I enjoyed the artcle on Burt Rutan and Werner von Braun. The reference to von Braun's wartime activities brought to mind a comment from one of my Jewish friends on von Braun's autobiography, "We aim at the Stars." My friend said the subtitle should have been "...but sometimes we hit London." Very apt! John


How is possible to do an article on von Braun without quoting from the classic Tom Lehrer song on the topic? (Repeated here for your convenience... :-) Gather 'round while I sing you of Wernher von Braun, A man whose allegiance Is ruled by expedience. Call him a Nazi, he won't even frown, "Ha, Nazi, Schmazi," says Wernher von Braun. Don't say that he's hypocritical, Say rather that he's apolitical. "Once rockets are up, who cares where they come down? That's not my department," says Wernher von Braun. Some have harsh words for this man of renown, But some think our attitude Should be one of gratitude, Like the widows and cripples in old London town, Who owe their large pensions to Wernher von Braun. You too may be a big hero, Once you've learned to count backwards to zero. "In German oder English I know how to count down, Und I'm learning Chinese!" says Wernher von Braun. Steven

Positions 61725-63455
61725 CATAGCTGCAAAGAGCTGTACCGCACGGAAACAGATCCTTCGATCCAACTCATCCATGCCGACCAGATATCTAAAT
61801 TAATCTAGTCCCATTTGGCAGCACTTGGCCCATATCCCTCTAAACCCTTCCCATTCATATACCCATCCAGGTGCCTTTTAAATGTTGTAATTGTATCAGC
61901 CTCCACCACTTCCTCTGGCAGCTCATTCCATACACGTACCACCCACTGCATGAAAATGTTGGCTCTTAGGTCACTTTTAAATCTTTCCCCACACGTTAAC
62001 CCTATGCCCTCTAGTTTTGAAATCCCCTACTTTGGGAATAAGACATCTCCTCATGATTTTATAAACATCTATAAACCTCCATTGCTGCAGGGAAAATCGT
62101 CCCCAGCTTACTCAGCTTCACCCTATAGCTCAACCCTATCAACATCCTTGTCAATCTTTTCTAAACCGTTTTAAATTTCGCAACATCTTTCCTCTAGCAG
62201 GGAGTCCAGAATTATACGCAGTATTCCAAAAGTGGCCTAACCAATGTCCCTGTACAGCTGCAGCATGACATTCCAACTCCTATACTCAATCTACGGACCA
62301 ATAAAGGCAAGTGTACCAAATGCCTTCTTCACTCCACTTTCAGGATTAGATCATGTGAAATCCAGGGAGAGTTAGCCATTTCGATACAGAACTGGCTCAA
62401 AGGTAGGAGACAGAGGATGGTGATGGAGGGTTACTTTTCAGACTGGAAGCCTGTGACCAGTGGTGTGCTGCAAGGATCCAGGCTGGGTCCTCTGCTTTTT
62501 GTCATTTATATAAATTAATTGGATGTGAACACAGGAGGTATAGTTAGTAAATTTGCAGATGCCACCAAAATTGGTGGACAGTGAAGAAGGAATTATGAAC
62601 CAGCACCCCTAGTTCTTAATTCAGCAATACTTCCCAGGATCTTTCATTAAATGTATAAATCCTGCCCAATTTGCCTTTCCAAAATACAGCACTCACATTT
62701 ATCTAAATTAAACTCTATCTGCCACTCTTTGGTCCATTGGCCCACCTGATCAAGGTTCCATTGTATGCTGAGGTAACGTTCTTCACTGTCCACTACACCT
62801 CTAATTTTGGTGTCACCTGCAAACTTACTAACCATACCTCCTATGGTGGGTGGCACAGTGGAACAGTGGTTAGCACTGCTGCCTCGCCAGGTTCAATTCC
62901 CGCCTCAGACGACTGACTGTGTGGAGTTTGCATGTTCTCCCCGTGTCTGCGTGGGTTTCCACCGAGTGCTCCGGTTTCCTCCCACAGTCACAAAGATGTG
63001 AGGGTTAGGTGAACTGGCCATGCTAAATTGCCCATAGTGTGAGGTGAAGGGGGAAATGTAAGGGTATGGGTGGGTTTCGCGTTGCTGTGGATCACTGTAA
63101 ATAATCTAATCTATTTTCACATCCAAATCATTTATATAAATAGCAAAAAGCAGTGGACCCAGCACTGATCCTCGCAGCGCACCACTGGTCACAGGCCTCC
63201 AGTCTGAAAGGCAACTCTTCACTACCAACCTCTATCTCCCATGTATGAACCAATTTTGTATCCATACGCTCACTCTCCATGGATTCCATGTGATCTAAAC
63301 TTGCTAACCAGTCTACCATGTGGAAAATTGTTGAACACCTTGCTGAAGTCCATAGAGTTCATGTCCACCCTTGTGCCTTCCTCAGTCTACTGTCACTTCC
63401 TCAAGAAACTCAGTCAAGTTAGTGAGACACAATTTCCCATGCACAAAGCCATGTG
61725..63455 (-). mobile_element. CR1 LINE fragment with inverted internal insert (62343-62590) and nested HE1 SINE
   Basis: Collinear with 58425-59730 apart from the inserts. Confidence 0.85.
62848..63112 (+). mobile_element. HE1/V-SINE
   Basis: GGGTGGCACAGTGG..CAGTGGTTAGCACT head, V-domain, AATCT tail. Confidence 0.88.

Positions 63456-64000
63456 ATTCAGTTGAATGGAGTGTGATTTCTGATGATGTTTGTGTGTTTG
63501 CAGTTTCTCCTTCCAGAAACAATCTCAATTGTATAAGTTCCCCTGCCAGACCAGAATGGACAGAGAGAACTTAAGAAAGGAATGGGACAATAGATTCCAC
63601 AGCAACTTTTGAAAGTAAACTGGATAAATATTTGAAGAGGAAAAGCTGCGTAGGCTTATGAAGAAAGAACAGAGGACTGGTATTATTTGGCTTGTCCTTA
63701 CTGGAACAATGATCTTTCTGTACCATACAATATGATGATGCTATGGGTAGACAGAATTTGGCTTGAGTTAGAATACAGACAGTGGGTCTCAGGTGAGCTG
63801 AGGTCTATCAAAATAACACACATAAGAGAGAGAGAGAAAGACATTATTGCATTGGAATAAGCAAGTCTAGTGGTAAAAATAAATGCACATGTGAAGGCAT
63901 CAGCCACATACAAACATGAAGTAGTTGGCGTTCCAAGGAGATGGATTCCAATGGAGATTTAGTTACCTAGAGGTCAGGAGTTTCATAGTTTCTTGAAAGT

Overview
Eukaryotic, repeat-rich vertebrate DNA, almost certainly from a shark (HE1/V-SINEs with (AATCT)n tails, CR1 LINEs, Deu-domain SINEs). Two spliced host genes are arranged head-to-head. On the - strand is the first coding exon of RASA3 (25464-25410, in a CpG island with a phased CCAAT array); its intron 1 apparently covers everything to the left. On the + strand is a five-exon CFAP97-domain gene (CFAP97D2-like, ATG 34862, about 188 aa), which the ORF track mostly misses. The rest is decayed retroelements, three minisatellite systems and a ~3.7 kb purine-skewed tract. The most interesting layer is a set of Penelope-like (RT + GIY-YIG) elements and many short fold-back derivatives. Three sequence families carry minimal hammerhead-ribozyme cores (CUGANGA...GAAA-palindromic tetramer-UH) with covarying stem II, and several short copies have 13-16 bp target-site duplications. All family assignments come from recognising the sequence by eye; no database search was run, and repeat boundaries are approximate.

Brilliant scientist or war criminal? I'm reading this and once again struck by the the juxtaposition of ideals imposed on people where war is concerned. Did he design a technical marvel that was used to kill people? Yes. So did Oppenheimer and his team. Who killed more? Barnes Wallace was a brilliant scientist who designed aircraft and the Dam Buster bomb, but that mission had minimal impact on the German war machine although it killed thousands of civilians and no one worries about if he should have been prosecuted.

Von Braun wanted to explore space, and Oppenheimer wanted to split the atom - it was their governments who determined the purpose of their inventions. Remember that history is written by winners, and the losers are often portrayed as villains. (But make no mistake - the Nazis were truly villains) But how many allied personnel stood trial for Hiroshima or the fire bombing of Dresden?

Name witheld


Check out the "editorial" section of my website on Leni Riefenstahl. I believe the questions you raise on von braun are legitimate and worth consideration.